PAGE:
Pennsylvania’s Supreme Court overturned Bill Cosby’s sexual assault conviction on Wednesday, ruling that a decision by a previous prosecutor not to bring sexual assault charges against Cosby in 2005 should have prevented him from facing charges in 2015.
Cosby, 83, was convicted of drugging and sexually assaulting Andrea Constand, a former Temple University women’s basketball official, at his home in 2004. He was sentenced to 3 to 10 years in prison, and has served more than two years of that sentence.
The former comedian has been accused of sexual misconduct, including rape, by at least 60 women.
Constand first reported that Cosby sexually assaulted her to the police in 2005. But in that case, then-Montgomery County District Attorney Bruce Castor decided not to bring charges against Cosby, explaining that he did not believe the charges could be proven beyond a reasonable doubt—in part because Constand had not reported the assault to police immediately. (Earlier this year, Castor represented former President Donald Trump during his second impeachment trial.)
By declining to prosecute Cosby in 2005, Castor opened the door for Constand to sue Cosby. When she did, Cosby was “forced to testify…without the benefit of his Fifth Amendment privilege against self-incrimination,” Pennsylvania Supreme Court Justice David Wecht wrote in his decision. In depositions in the case that remained sealed for years, Cosby made incriminating statements—including that he had drugged other women with Quaaludes. He later settled Constand’s lawsuit for $3.38 million.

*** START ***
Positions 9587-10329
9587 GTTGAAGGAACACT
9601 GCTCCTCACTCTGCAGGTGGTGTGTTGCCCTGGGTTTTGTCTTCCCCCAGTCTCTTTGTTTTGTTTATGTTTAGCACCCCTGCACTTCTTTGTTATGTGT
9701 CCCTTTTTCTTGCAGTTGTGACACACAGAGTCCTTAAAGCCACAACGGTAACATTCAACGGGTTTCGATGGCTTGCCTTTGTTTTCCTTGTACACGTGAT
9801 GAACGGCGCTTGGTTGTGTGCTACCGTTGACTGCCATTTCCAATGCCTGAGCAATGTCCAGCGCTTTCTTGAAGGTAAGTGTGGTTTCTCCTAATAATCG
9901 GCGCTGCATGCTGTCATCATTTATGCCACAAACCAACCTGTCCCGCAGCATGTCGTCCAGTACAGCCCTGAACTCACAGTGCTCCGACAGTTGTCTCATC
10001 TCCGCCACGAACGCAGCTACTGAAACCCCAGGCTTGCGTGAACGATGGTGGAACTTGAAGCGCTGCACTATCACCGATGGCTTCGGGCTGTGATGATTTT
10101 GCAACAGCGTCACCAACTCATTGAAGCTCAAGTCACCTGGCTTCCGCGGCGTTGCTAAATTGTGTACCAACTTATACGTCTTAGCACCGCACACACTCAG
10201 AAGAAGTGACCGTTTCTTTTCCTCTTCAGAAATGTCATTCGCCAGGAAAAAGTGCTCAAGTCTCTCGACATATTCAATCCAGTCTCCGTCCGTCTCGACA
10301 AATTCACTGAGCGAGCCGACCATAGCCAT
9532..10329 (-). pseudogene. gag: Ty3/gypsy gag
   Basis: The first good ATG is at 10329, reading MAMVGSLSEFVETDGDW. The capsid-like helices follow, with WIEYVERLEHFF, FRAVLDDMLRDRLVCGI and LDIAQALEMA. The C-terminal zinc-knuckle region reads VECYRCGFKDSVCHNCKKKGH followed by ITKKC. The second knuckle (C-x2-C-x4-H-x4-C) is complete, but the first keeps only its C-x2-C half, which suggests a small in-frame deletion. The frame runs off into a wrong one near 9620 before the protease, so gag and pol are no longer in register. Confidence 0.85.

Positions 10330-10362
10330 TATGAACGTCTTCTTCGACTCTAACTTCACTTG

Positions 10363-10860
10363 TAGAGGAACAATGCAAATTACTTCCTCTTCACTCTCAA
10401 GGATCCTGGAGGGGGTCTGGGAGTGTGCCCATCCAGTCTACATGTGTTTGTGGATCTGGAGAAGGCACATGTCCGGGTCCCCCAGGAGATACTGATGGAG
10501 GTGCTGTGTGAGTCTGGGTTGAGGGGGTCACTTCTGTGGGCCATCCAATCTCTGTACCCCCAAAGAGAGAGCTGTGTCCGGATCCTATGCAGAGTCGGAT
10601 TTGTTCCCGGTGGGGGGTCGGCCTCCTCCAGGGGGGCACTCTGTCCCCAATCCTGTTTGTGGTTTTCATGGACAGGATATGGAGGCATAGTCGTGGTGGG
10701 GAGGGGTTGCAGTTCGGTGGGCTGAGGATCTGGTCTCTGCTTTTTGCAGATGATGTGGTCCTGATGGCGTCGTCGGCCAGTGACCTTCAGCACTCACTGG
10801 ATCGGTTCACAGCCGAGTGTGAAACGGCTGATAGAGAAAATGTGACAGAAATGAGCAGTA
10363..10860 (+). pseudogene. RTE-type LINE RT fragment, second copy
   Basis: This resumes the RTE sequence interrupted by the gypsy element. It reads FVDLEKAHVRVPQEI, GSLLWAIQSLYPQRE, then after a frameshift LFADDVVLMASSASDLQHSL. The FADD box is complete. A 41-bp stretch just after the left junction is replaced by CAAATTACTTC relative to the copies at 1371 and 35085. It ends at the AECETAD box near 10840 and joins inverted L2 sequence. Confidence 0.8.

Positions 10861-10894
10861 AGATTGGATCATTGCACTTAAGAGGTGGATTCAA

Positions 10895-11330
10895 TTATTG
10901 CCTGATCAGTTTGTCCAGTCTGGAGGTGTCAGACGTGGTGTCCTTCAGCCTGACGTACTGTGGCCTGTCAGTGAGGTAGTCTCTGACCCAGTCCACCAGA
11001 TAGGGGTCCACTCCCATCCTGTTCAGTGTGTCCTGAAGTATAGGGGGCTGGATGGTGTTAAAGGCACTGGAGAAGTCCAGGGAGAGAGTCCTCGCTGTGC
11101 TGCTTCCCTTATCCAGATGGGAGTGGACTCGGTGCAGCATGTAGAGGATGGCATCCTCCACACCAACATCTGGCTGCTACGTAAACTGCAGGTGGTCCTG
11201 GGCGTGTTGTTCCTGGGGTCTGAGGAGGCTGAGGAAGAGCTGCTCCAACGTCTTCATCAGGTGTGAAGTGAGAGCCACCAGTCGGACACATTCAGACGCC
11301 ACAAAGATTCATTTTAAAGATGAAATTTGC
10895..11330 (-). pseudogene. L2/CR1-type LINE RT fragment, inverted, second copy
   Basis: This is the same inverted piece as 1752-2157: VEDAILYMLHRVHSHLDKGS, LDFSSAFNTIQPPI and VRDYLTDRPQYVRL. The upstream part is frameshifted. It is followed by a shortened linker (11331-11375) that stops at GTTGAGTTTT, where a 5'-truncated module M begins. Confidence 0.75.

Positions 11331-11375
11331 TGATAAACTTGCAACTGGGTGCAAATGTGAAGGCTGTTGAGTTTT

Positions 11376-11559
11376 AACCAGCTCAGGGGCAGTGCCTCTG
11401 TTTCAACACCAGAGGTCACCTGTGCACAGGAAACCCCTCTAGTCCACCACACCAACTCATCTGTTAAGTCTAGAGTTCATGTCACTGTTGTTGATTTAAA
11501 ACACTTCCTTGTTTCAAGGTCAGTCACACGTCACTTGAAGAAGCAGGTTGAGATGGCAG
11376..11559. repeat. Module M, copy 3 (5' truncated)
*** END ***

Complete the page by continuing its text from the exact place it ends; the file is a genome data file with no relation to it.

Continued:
Years later, when a judge unsealed the old depositions and dozens of other women came forward with allegations of being sexually assaulted by Cosby, another district attorney—Risa Vetri Ferman—reopened the investigation into Constand’s allegations, and her successor, Kevin Steele, charged Cosby with three counts of aggravated indecent assault in connection with them. The case was allowed to proceed after the judge ruled that there was no formal agreement not to prosecute Cosby in 2005. The first jury deadlocked, and in Cosby’s second trial, more women with allegations against Cosby were allowed to testify.
In his appeal, Cosby’s lawyers made two arguments: that those women should not have been allowed to testify and improperly biased the jury against him, and that the 2015 charges never should have been brought in the first place, due to Castor’s decision in 2005. On Wednesday morning, the Pennsylvania Supreme Court agreed that Cosby should not have faced the 2015 charges. And it ordered that Cosby will not face another retrial. He will be released from prison today.
Read the court’s decision here: